fully conscious Hindus, is mainly due to the existence of these elements. A
religion of love is not a new thing to
But all this does not lessen the fact that the Hindu religion, both as a
set of philosophies and as a cult, has also the characteristics which
Aryan Paganism had, before it was overcome by Christianity in the West. We find
here, like in ancient
Visible beauty leads to the invisible, says Plato.
Nowadays, when people speak of
But nobody puts stress upon the physical beauty of the Hindu people. Yet
they are Hinduism, they are
To a great number of Hindus, the Hindu ritual has a great symbolical value. To the large majority of the Hindus, it is practically everything. Yet, nobody puts stress upon the visible beauty of the Hindu daily "puja," of the Hindu festivities, of the Hindu ceremonies. Many educated Hindus seem to think it below their dignity to praise, in their religion, what appeals to one's eyes and ears, what is "exterior."
But it is not possible to deny the attraction of beauty.
We have mentioned the burning regret of the past, among some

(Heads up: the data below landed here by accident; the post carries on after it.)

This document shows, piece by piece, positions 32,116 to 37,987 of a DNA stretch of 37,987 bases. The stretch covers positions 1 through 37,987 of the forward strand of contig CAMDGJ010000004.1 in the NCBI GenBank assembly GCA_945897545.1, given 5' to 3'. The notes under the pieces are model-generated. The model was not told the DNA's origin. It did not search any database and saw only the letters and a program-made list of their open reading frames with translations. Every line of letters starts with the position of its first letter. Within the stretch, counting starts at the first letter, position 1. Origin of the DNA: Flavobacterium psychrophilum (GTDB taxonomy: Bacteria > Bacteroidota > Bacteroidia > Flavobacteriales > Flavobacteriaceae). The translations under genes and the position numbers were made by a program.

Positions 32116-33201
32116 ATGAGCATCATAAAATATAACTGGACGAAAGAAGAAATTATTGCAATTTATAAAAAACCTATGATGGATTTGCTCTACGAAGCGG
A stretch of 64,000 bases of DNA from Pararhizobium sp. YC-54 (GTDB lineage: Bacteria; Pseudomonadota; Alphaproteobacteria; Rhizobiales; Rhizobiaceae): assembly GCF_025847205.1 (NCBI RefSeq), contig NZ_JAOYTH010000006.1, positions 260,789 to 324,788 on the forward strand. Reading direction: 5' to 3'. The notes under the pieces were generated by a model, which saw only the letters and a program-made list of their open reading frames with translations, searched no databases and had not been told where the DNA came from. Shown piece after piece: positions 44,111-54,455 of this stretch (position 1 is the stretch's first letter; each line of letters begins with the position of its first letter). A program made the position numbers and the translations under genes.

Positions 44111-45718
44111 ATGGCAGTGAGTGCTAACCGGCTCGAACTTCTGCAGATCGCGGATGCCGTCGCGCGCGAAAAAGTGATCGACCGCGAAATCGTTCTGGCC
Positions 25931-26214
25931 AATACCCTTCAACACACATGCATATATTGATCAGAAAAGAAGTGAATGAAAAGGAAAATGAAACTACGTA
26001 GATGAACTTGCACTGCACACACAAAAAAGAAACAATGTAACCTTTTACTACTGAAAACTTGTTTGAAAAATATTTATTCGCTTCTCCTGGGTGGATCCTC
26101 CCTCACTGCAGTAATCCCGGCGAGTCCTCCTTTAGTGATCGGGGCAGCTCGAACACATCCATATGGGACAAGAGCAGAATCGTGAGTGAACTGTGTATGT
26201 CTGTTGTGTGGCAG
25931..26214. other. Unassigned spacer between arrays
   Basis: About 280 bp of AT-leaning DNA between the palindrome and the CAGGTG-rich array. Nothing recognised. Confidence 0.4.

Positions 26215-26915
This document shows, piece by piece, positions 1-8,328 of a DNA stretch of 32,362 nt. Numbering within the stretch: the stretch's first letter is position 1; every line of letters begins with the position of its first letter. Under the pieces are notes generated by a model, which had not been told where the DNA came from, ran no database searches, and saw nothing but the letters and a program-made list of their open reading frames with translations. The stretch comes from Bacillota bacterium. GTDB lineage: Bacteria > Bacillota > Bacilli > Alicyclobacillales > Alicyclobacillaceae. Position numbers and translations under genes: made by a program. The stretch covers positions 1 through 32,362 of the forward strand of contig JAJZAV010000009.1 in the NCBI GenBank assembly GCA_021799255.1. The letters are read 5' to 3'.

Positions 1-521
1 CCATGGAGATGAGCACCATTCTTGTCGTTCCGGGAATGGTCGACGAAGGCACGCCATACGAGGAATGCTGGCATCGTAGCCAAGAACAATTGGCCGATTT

This Ancient World had its shortcomings. It had its vices also, which
brought its down-fall. But its wise men were the pride of human intelligence.
And above all, it is lovable for what
This cult is to be found nowhere, nowadays, except in to last sunny home: Hindu India.
It is said that, one day, Julian tried to organise a procession through
the streets of
But it was already too late, and the attempt proved a failure. The procession was but a ridiculous show, and when returning, at evening, after it was finished, Julian was as sad as if his eyes had embraced the whole gloomy future of the Mediterranean World. It is said that he was sitting in the gardens of his palace, in front of old blocks of marble, half-hidden with ivy, when a faithful friend, guessing the cause of his sadness, asked him: "What else did you expect? These are the days of our death. What was your aim, in ordering this procession? What did you want?" The Emperor looked at him silently; then, pulling aside the ivy, he pointed out to him what was behind: a master-piece of some artist of the ancient days: a procession in honour of Dionysos, carved out in white marble; a smile of the World's youth; a thing of beauty: "This is what I wanted."